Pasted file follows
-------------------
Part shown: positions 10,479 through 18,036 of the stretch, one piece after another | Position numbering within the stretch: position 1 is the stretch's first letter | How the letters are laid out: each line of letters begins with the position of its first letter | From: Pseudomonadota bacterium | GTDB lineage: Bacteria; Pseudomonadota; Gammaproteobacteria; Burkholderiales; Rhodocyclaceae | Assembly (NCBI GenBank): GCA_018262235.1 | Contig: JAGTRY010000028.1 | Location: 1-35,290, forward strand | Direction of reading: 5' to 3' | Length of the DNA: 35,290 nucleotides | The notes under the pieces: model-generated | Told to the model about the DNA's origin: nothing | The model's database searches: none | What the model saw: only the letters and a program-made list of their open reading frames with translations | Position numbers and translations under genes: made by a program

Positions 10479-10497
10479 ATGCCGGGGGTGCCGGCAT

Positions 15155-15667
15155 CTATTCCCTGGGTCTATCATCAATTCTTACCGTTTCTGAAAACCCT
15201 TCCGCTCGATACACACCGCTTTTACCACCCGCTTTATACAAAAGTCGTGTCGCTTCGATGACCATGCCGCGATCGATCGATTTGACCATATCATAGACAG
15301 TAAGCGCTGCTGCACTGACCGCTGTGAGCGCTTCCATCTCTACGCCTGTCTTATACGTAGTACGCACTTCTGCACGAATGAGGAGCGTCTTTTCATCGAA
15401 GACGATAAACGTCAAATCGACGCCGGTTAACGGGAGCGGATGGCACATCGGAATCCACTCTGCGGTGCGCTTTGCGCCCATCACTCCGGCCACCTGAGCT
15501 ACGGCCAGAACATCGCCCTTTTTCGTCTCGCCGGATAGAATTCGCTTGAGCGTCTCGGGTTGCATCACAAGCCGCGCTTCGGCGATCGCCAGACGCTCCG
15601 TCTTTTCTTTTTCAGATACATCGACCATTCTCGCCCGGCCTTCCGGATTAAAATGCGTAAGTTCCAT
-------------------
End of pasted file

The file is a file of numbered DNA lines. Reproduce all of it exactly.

Part shown: positions 10,479 through 18,036 of the stretch, one piece after another | Position numbering within the stretch: position 1 is the stretch's first letter | How the letters are laid out: each line of letters begins with the position of its first letter | From: Pseudomonadota bacterium | GTDB lineage: Bacteria; Pseudomonadota; Gammaproteobacteria; Burkholderiales; Rhodocyclaceae | Assembly (NCBI GenBank): GCA_018262235.1 | Contig: JAGTRY010000028.1 | Location: 1-35,290, forward strand | Direction of reading: 5' to 3' | Length of the DNA: 35,290 nucleotides | The notes under the pieces: model-generated | Told to the model about the DNA's origin: nothing | The model's database searches: none | What the model saw: only the letters and a program-made list of their open reading frames with translations | Position numbers and translations under genes: made by a program

Positions 10479-10497
10479 ATGCCGGGGGTGCCGGCAT

Positions 15155-15667
15155 CTATTCCCTGGGTCTATCATCAATTCTTACCGTTTCTGAAAACCCT
15201 TCCGCTCGATACACACCGCTTTTACCACCCGCTTTATACAAAAGTCGTGTCGCTTCGATGACCATGCCGCGATCGATCGATTTGACCATATCATAGACAG
15301 TAAGCGCTGCTGCACTGACCGCTGTGAGCGCTTCCATCTCTACGCCTGTCTTATACGTAGTACGCACTTCTGCACGAATGAGGAGCGTCTTTTCATCGAA
15401 GACGATAAACGTCAAATCGACGCCGGTTAACGGGAGCGGATGGCACATCGGAATCCACTCTGCGGTGCGCTTTGCGCCCATCACTCCGGCCACCTGAGCT
15501 ACGGCCAGAACATCGCCCTTTTTCGTCTCGCCGGATAGAATTCGCTTGAGCGTCTCGGGTTGCATCACAAGCCGCGCTTCGGCGATCGCCAGACGCTCCG
15601 TCTTTTCTTTTTCAGATACATCGACCATTCTCGCCCGGCCTTCCGGATTAAAATGCGTAAGTTCCAT